i’ve had a lot on my plate these past few weeks-
i had 2 of these in 2 nights in nyc:
photo hifi cartel
then i had 8 of these in 4 days in miami:
then i had 2 of these in 2 nights in nyc:
photo hifi cartel
in between i rounded up a big raucous bunch of allium recipes
and after all that, and in a bit of a haze there was the last minute planning of a much needed vacation to california.
what all this means is:
1) i’m still alive.
3) i had to get jammin’ with my can jam at the very beginning of april in nyc without even a thought of getting up to the berkshires to experience the glorious springtime weather & check out the bounty.
4) my biggest challenge this month was getting all that stuff off my plate and some other stuff into jars.
…and even tho my ingredients were chosen & gathered at exactly 10:50pm on a drive by of the columbus circle wholefoods after a late production viewing & before an AM call time for the first of two consecutive all nighters. and even tho they’ve traveled as far to me as i have for my vacation and aren’t particularly very springy (pears & sage?) at all, trust me, i had a plan:
some of you may remember my first attempt at butter, though good it was a tad too sweet. i want a fruit butter that tastes like the fruit it is with just enough sweetness to be this side of (apple)sauce, and since i have plenty of experience enhancing jams with herbs i wanted to see how they work with butters.
so that was the plan, and a more immediate one during my 10 minute wholefood frenzy was finding the most potent smelling herbs i could find, and this was it:
i had a few flavor pairings in mind, and once the sage was settled on, the pear was the pairing for sure. luckily, but not locally unfortunately, the pear section at wholefoods was overflowing with fruit.
saged pear butter
2 to 2 & 1/2 pounds pears (i used anjou)
juice of one lemon
1/8th cup champagne vinegar (or white wine)
2/3rds to 1 cup sugar (i used raw)
1/4 teaspoon finely ground white pepper
1 large sprig fresh sage (approximately 15-18 leaves)
1/2 pint mason jars
yields: approximately 1 & 1/2 pints
1. peel pears, slice in half, core, and drop in a bowl of ice cold water with the lemon juice. this will keep them from discoloring.
2. chop pears coarsely and place in preserving pot, add vinegar and 1/8th cup of water. bring to the boil, then simmer until pears are just soft.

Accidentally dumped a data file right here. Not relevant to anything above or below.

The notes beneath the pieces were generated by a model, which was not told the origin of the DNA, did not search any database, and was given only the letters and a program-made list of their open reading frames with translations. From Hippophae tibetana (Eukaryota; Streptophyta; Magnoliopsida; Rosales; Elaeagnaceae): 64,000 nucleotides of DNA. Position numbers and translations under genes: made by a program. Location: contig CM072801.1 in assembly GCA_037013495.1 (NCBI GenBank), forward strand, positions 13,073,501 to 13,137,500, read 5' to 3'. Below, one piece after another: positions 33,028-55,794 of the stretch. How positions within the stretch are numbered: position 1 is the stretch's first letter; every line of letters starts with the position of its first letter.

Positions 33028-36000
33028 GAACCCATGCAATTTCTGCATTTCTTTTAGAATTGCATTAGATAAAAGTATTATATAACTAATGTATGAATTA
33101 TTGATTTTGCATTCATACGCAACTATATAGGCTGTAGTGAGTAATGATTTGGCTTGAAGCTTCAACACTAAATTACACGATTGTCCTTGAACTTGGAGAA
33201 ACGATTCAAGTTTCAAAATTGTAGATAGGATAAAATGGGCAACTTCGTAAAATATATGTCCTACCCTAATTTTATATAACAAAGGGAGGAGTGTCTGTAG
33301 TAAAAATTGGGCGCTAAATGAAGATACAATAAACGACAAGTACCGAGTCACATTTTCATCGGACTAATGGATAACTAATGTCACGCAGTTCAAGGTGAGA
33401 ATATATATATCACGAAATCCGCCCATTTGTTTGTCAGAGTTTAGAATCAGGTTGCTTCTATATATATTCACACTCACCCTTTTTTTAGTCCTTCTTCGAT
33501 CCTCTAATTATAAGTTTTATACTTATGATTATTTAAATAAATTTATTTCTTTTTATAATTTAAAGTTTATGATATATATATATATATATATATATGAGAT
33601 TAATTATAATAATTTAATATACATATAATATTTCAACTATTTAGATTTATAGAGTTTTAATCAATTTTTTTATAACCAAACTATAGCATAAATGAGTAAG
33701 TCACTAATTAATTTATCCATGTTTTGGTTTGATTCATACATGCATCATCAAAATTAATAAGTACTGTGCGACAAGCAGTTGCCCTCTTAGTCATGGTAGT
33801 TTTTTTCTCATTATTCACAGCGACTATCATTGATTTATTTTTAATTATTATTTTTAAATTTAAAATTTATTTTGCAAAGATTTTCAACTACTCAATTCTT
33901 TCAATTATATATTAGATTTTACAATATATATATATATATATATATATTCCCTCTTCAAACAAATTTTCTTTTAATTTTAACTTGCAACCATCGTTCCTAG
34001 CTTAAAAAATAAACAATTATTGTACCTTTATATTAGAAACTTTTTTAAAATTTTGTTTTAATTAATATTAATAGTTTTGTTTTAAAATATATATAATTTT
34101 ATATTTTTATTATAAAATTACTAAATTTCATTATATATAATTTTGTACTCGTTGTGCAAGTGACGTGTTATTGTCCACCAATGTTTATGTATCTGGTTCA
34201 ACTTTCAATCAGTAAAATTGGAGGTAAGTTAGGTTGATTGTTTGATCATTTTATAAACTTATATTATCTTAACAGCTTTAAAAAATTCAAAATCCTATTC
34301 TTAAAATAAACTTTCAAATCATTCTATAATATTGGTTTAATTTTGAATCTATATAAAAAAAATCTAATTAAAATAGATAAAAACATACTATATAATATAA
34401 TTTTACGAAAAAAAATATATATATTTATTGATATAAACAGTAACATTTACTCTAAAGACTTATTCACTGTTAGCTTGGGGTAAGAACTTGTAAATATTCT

3. sauce the pears. you have choices; you can run them through a food mill, blend in a blender, or do as i did and use an immersion blender right in the pot.
4. add pear sauce back to the pot if you’ve taken the pears out to sauce. put the heat on low & add sugar. stir until sugar melts.
5. add the ground white pepper and whole sage sprig. turn heat up and bring to the boil.
6. boil, stirring frequently when it begins to thicken. it will take about 35-45 minutes to reach a spreadable thickness. you will know it’s done when you can glide your stirring spoon across the bottom of the pot and see the bottom for a second or two before the butter melts back over itself.
just when you begin to cook the sauce down you can prepare you canning pot and sterilize your jars.
7. once desired thickness is reached remove the sage sprig. you will have a lot of butter sticking to the sprig, make sure to shake it off over the pan so as not to lose any of that buttery goodness.
8. fill jars and process in a hot water bath for 5 minutes. store in a cool, dry place for up to one year.
note: this is a very small batch, so please double or even triple it if you like.
tigress’ can jam april: herbs – success!
i used 2/3rd cup of sugar and the sweetness was just what i was after. it truly tastes of pears and sage. i believe you could go up to a cup if you like your butters a bit sweeter and still retain the clear herbal fruit taste. the hit of sage is strong and i think it would make the perfect topping on some just-warm-from-the-oven cheddar buttermilk biscuits!
learning: this month i learned that i can jam (or more appropriately, butter) very quickly if i have to. i’m excited about the addition of herbs to butters and the success of the lower sugar. buttering is a perfect skill to have when the glut is on and we’re in need of getting mounds of fruit into our preserving jars. it’s a skill i imagine using often when the new england fruit is literally falling off the trees!